A tragic accident provides an excuse for a dysfunctional family to relive past grudges and grievances.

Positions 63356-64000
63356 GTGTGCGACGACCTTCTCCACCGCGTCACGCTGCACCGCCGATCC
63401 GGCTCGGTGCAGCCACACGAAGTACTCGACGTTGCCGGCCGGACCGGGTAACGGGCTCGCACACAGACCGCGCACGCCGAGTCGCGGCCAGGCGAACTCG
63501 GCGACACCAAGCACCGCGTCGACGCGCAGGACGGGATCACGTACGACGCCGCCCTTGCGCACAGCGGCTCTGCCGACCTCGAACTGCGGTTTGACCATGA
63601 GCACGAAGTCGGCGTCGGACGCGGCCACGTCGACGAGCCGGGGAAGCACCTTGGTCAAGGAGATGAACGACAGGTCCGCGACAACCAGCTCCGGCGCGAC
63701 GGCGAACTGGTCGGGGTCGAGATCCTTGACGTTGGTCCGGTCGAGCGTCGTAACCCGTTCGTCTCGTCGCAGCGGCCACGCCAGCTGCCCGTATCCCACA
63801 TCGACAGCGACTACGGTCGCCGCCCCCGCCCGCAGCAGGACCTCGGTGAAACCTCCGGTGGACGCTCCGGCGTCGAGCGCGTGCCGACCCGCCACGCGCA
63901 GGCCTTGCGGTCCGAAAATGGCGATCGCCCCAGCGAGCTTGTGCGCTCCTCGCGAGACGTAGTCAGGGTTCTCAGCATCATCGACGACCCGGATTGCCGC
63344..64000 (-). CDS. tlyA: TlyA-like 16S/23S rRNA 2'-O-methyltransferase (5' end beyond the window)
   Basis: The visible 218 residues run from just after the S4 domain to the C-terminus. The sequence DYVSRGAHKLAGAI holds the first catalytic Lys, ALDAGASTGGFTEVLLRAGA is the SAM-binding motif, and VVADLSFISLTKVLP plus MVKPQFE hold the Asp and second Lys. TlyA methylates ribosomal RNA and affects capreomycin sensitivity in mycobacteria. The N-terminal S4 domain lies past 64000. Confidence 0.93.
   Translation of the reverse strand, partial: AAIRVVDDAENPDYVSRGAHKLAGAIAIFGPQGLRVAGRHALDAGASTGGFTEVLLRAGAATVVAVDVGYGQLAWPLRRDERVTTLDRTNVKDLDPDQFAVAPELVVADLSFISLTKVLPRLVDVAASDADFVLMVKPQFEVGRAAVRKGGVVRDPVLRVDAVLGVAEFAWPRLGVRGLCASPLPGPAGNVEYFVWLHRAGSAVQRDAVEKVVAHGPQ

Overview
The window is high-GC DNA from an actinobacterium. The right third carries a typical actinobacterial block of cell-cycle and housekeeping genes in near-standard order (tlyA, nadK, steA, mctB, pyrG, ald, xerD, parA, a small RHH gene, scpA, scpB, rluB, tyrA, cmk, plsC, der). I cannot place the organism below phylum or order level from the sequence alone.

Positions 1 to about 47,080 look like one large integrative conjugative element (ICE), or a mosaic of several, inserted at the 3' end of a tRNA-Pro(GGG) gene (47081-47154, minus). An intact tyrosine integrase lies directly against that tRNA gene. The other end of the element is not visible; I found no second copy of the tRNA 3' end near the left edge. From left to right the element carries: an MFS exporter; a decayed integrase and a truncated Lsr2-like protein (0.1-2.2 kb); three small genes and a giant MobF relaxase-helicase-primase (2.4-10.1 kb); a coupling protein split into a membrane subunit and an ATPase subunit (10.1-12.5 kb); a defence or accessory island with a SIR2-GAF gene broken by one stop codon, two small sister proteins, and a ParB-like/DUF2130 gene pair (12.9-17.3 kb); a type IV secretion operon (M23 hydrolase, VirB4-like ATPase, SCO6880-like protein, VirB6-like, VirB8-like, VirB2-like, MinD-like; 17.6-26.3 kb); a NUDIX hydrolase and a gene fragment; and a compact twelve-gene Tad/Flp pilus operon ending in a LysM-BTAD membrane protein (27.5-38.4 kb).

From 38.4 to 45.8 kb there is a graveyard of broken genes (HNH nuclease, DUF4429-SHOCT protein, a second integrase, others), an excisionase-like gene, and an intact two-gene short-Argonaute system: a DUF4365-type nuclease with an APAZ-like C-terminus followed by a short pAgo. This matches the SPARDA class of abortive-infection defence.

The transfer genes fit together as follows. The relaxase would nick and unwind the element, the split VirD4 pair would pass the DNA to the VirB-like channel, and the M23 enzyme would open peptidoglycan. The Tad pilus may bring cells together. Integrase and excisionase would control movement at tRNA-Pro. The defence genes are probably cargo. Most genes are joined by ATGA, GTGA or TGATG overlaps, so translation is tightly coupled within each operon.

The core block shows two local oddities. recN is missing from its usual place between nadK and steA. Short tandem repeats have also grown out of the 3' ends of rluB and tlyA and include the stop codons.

A tragic accident provides an excuse for a dysfunctional family to relive past grudges and grievances in “Fireflies in the Garden,” the writing-helming debut of Dennis Lee (known for his award-winning short “Jesus Henry Christ”). Produced by an American offshoot of Berlin-based Senator Entertainment, world preem in special out-of-competition Berlin slot seems more than the off-key project deserves. Despite the mega-wattage of pic’s starry cast, theatrical prospects seem dim for this clumsy melodrama, which looks and sounds no better than an average made-for-cabler. U.S. market potential looks best in ancillary.Set in an unnamed Midwestern suburb that the pic implies is near Chicago (but filmed in Texas, so the landscape looks totally wrong), the prologue introduces the Taylor family: emotionally abusive, domineering father Charles (Willem Dafoe), a university professor and struggling writer; perfect mother Lisa (Julia Roberts, showing her past year’s pregnancy); and picked-on adolescent son Michael (Cayden Boyd). Lisa’s sulky teen sister Jane (Hayden Panetierre) joins the clan one summer and befriends downtrodden Michael. Present-day story revolves around the same folks some 22 years later, when the planned celebration of Lisa’s belated university degree turns into a time of mourning. Michael (Ryan Reyolds) is now a successful novelist married to an alcoholic, Kelly (Carrie-Anne Moss). Sister Ryne (Shannon Lucio), who was a mere bump in Lisa’s belly, has just entered law school. Jane (Emily Watson) and hubby Jimmy Lawrence (George Newbern) are, strangely, living in the old Taylor home with precocious, baseball-loving kiddies Christopher (Chase Ellison) and Leslie (Brooklyn Proulx). Jumps between past and present aren’t always clearly signaled (apart from car models, the production design and costumes look the same) and the young actors bear little resemblance to their adult counterparts. Adding to the confusion, Reynolds appears too young for his character’s age. Michael, who has never forgiven his father’s cruelties, has just completed a roman a clef about the family’s troubled past, “Fireflies in the Garden.” Title, also that of a Robert Frost poem, cues memory of a time when young Michael embarrassed Dad in front of colleagues by plagiarizing the poem, and was brutally punished. Not content with mere allusions (and exemplifying its subtlety level), pic shows Michael and young cousins literally swatting at fireflies with badminton rackets. But then, this is a family that considers it fun to explode fish with firecrackers. Apparently aspiring to the dark comedy of “Igby Goes Down,” an earlier Senator production, Lee’s semi-autobiographical script fails to sustain any tone convincingly. Dialogue lacks wit, relying overmuch on vernacular (“It sucks” is a frequent comment) and the F-word. False happy ending is in no way earned. Perfs are all over the place, from Dafoe’s one-note monster dad to Boyd’s simmering resentment. On the distaff side, Roberts and Watson at least come off as warm mothers. Moss is a cipher treated as a deus ex machina. Flat lighting and wan lensing by Roberts’ husband, Danny Moder, doesn’t do the actors any favors. Low-rent look of other tech credits leads one to suspect the major portion of budget was spent on the cast.